Insight from Dr. Alex A. Giannini
Currently, there are a variety of private equity companies aggressively moving into the dental support/service organization (DSO) sector, as well as long established DSOs who are expanding their footprint. With this exponential growth, dentists looking to sell or affiliate have more choices today than ever. Knowing who, when, what and how to accomplish this can be daunting. This type of endeavor also comes with change and, if not done right, it will be costly. Not having the right advisor (practice broker, investment banker or consultant) will make it more difficult for the average practitioner to navigate their way through the DSO affiliation/sales process. Let’s remember that Michael Jordan, considered one of the greatest basketball players, always had a coach who advised him on how to make changes to improve his performance.
As a leader of dental groups within the DSO world for almost thirty years and having been involved in hundreds of transitions from both sides, I feel compelled to help my colleagues know how to screen for the appropriate advisors when considering selling/affiliating your practice or group with a DSO. Every DSO has its own unique criteria used for acquisitions; there are no clear-cut rules that all operate by. Therefore, it is important for the practitioner to have the appropriate advisors from the beginning. Choosing an advisor is a task that should not be taken lightly, as often times, hundreds of thousands of dollars are at risk for the seller. For this reason, this article will provide some things to consider when choosing an advisor for a sale to a DSO.
It is vitally important to understand the role in working with an advisor. Advisors are involved as intermediaries to bring buyers and sellers together, and can be hired by or work for either party. Most are paid on a success-fee basis so there is motivation to complete a sale at the highest valuation possible for the dentist/dental group. Advisors who have successfully closed multiple transactions with DSOs are usually a good sign that one is dealing with a reputable firm.
A great advisor will understand whether there is a philosophical match or fit between the buyer and seller, especially as they meld the motivations, the desires, and the operating philosophy for each party. A transaction will create the event (the sale or capitalization by a private equity firm or bank), however during post transaction and transition both parties may have to live and work with each other even if there is a mismatch. While the ultimate responsibility to make the choice for both parties is not the burden of the advisor, it will dramatically help all parties if the advisor finds solutions to solve problems, identifies barriers, objections and issues. The process and ultimate solutions to these problems will be a tell-tale sign on how the parties will operate and work with each other post transaction. The advisor is in the best position to know how the problems and solutions are received, communicated, and resolved along with the attitude and approach of both parties.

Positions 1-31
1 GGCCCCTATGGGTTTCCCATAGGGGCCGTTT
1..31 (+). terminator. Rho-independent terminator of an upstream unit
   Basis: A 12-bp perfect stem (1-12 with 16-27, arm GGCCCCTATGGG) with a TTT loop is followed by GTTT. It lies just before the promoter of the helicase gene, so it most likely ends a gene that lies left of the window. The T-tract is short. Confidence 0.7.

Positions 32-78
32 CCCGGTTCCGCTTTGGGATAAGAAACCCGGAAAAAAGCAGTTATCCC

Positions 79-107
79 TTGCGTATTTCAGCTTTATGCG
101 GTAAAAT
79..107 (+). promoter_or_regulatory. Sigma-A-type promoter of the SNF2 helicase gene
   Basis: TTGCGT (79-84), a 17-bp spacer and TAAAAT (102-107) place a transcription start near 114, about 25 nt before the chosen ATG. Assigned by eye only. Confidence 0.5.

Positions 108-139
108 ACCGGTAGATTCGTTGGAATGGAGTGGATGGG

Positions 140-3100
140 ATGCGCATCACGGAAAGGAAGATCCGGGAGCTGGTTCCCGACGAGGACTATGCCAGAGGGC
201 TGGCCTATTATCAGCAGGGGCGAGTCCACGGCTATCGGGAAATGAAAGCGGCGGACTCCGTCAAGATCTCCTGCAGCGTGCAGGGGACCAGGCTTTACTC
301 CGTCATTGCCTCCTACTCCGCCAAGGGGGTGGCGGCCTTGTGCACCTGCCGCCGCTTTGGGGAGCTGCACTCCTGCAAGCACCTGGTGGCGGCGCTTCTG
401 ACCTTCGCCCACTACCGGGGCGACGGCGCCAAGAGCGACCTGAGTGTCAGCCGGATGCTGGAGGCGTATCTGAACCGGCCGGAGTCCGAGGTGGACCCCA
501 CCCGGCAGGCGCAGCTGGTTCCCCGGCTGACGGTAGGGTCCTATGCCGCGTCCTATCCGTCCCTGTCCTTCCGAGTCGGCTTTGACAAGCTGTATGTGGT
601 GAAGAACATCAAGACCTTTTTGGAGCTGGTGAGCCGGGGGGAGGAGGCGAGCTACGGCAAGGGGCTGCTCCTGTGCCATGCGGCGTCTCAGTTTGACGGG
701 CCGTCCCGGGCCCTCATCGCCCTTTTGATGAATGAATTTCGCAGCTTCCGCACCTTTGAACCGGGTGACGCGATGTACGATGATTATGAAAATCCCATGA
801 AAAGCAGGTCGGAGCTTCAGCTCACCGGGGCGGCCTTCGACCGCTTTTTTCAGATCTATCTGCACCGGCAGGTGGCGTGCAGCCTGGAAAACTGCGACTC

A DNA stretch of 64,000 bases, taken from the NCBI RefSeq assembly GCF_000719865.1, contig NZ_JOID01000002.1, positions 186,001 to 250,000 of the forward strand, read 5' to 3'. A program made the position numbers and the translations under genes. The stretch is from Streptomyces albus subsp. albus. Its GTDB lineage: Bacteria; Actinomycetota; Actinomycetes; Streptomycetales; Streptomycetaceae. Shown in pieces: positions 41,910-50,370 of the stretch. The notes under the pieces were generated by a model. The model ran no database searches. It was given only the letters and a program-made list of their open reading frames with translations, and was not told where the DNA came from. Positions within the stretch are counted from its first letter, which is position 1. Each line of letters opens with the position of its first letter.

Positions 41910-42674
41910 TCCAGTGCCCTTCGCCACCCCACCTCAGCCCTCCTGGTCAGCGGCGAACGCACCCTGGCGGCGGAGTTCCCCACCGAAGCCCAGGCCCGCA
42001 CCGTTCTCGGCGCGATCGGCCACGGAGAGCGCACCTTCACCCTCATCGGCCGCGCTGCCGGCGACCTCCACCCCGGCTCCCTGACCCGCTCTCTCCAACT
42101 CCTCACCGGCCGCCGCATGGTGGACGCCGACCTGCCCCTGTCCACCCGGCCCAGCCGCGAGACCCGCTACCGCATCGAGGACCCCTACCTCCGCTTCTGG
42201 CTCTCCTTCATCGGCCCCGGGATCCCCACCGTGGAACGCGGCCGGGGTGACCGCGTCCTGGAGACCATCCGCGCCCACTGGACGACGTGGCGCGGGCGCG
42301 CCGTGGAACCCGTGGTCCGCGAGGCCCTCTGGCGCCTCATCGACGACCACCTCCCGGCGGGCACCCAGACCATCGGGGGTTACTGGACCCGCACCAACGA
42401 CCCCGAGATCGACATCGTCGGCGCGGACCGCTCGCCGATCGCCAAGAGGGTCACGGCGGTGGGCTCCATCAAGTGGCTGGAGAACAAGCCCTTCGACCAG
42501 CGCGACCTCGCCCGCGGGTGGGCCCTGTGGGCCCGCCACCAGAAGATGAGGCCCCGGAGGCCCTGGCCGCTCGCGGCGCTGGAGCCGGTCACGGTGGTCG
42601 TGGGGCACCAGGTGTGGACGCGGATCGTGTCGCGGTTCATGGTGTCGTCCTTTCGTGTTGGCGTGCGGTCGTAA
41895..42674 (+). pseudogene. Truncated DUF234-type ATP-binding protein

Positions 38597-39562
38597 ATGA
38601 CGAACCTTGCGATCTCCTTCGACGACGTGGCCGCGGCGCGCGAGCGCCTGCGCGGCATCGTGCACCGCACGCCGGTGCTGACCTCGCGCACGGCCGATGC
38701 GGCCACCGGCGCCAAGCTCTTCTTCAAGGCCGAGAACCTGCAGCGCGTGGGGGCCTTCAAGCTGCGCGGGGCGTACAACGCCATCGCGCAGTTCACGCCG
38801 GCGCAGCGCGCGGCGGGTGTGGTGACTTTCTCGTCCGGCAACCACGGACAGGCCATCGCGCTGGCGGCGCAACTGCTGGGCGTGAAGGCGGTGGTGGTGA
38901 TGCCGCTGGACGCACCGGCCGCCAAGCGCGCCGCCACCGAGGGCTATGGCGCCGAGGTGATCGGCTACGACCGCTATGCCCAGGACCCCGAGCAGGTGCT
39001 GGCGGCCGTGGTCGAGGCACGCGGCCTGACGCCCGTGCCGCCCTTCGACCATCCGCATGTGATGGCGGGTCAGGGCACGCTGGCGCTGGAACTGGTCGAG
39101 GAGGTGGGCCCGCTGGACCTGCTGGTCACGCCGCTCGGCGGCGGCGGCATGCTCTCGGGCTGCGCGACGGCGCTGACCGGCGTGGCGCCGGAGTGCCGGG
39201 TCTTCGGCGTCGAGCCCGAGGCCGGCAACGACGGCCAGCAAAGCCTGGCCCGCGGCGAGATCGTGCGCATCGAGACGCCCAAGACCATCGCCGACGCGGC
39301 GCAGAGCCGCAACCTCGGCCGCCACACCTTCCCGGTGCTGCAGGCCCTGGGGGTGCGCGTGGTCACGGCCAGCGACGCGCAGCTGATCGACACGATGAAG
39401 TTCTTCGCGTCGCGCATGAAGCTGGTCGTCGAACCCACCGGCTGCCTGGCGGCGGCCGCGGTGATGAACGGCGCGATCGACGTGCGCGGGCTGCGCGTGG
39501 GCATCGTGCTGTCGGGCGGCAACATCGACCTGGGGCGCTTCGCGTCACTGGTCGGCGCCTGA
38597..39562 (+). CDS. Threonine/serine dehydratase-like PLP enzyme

Your advisor must have time and experience in the DSO practice sales arena. With new private equity companies entering the market every day, there has also been a flood of new advisors. These new advisors are banking on their “background in dentistry” to attract selling doctors. Your advisor should have years of experience in practice sales that include both doctor-to-doctor transactions as well as experience with DSO model sales. While years as a supply rep, banker, accountant, or lawyer may look good on the surface, how much has it actually prepared them for a practice sale to a DSO? Sadly, many advisors’ lack of knowledge in DSO sales, can result in either a sale at a significantly lower purchase price or no sale at all.
Commitment from your advisor through the sales/affiliation process is essential. I have experienced many advisors who do nothing more than introduce the Seller to the DSO and have very little participation through the process. This is more common than one might imagine. For them, it is the adage of “getting the most out with the least amount put in.” Again, hundreds of thousands of dollars are at stake and your advisors should be leading you all the way through this process. Ask for references to ensure your advisor has the knowledge required to see you all the way through to the closing.
Having the tools of the trade is one of the most important pieces of the DSO process. DSOs utilize an EBITDA valuation, an extensive and thorough process that always takes into account the post-sale picture for the DSO/investor. Many doctors have their accountant run an EBITDA calculation which is generally run based on an owner operator model, not a DSO/investor model. There is a big disparity in a DSO EBITDA versus an owner operator EBITDA valuation. As such, this is where many doctors are let down because the valuation expectation was set too high by their advisor. As a result, not only does the deal not get done, but the doctor ends up wasting a lot of time and money because their advisor was not familiar with the landscape. Every DSO has different allowances that are a part of the valuation process and your advisor needs to know the differences between them if they are to match you to the best one. Your advisor needs to have the knowledge and ability to run an EBITDA calculation based on what the DSO is looking for. As mentioned before, not doing this beforehand can be costly.
These are just a few main points for you to consider before choosing your advisors. Interview every advisor carefully and ask plenty of questions regarding their background and actual ability to represent you properly. As more DSO companies are formed, more advisors will magically appear to capture a piece of your pie. This is your life’s work and remember they work for you. The final decision is yours.